This guest blog post is written by Kim Hawley, MA, MPH,
Holistic Sleep Consultant, and Lactation Counselor. She is the owner of Intuitive Parenting, providing gentle, attachment-based sleep support for breastfeeding families. She also teaches Fundamentals of Breastfeeding and Sleep in Capitol Hill. There’s still time to register for our next class on July 6th!
Creating a safe sleep environment for your baby is important and there are many factors to consider. The best set up will vary from family to family, but here are the guidelines to help you know what to consider.
The American Academy of Pediatrics (AAP) makes safe sleep recommendations for the U.S. for infants in the first year of life. These recommendations include strategies that reduce the likelihood of SIDS (Sudden Infant Death Syndrome) and accidental suffocation and entrapment deaths. Although the risk for these events is low; they are tragic outcomes. It is important to create the safest possible sleep environment for your family. A summary of their recommendations is below. These recommendations are meant for every sleep, including naps.
Babies under one year should always:
• Be put to sleep on their back. Once baby can roll you can let them sleep in the position they find most comfortable.
• Sleep in the same room on a separate surface as a responsible caregiver for ideally the first year but a minimum of six months. This is often called room sharing.
• Sleep on a firm surface, free from pillows, blankets, and other soft objects (this includes bumpers).
• Sleep on a mattress with no gaps between the mattress and crib frame.
• Be away from dangling cords, outlets, windows and other potential safety concerns.
• Be appropriately dressed for the temperature to avoid overheating.
• Have a smoke free environment both during pregnancy and after.
• Breastfeed whenever possible.
The AAP discourages bed sharing but does recommend that babies sleep on a separate surface in proximity to their parent or care giver (room sharing, but not bed sharing). Their most recent guidelines, however, acknowledge that tired parents often fall asleep with their baby, sometimes in more dangerous places in an effort not to bed share. Research tells us that many parents, especially nursing parents, bed share at some point whether they planned to or not. It is safer to assume you may fall asleep with your baby at night and take basic precautions than to fall asleep in a potentially more dangerous situation.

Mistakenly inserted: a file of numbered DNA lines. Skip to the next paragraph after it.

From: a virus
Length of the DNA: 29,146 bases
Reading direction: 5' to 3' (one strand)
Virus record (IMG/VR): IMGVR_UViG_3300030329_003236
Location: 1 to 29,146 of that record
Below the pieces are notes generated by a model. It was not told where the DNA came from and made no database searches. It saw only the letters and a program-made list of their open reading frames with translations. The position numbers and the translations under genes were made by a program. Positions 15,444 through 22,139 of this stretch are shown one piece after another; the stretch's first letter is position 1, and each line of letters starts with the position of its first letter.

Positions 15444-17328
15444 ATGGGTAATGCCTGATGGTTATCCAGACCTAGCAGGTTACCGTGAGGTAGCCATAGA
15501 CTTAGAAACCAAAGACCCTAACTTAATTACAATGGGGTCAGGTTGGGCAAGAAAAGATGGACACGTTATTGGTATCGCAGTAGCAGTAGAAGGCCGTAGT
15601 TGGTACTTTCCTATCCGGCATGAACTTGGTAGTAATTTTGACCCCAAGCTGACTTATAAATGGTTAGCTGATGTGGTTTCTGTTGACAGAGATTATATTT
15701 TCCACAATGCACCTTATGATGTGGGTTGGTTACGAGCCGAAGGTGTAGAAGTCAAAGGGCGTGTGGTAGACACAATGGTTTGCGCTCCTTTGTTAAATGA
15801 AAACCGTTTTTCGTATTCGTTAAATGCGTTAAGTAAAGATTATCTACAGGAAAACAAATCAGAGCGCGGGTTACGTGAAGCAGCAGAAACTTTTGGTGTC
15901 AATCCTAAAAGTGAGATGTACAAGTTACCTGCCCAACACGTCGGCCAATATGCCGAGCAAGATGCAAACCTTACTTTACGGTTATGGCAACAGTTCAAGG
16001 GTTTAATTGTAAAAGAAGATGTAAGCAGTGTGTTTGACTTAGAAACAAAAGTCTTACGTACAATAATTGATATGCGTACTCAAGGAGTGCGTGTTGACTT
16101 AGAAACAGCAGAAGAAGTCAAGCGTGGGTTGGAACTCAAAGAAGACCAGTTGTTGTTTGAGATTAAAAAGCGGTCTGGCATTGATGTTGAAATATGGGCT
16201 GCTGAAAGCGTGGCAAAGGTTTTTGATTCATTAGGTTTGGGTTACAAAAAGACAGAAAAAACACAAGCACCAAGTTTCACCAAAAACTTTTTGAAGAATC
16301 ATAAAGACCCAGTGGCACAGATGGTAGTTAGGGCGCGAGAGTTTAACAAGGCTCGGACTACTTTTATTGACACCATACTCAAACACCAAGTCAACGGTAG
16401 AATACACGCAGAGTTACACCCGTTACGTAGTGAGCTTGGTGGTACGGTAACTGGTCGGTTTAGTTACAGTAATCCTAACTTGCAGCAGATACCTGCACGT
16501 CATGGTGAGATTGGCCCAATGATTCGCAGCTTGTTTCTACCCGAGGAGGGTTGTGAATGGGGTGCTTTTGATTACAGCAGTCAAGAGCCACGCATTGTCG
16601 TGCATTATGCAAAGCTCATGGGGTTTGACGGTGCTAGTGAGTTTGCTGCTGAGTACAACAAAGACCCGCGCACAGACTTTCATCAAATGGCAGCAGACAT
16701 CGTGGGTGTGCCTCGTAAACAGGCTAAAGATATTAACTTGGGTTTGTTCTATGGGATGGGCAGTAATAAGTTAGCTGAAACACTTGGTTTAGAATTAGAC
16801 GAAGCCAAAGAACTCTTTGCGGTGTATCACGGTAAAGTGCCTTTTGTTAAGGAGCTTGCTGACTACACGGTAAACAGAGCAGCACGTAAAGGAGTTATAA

All experts agree that you should never sleep with your baby on a couch, recliner, or glider! The risk that baby will slip into a position that compromises their airway is too high. Other popular sleeping arrangements such as Rock N Plays, car seats, swings, and sleep nests are not designed for unsupervised sleep.
Even though the AAP does not support bed sharing, there is a large body of research demonstrating that it can be practiced safely. If you would like to see if your family has any lifestyle factors that may increase your bed sharing risks, Baby Sleep Information Source, an evidence-based UK resource, has a bed sharing quiz on their app. Most research finds that the lowest risk population for bed sharing described in the La Leche League International Safe Sleep Seven includes: parents who are breastfeeding, sober, and non-smokers; babies who are healthy, on their back, and lightly dressed and unswaddled; and that this pair is sharing a safe surface. There are high quality resources that describe how to make your bed as safe as possible for bed sharing. It’s also worth noting that bed sharing is the cross-cultural and historical norm, and many countries bed share routinely with much less infant sleep related deaths than the U.S.
Sources and Resources for Further Reading
Author: Renee Corbino
Renee keeps Balanced Birth Support organized and amazing as the Administrative Manager. She lives in Northern Virginia with her awesome fire fighting husband and two cute little boys. She is a breech birthing mama and supporter of empowering births.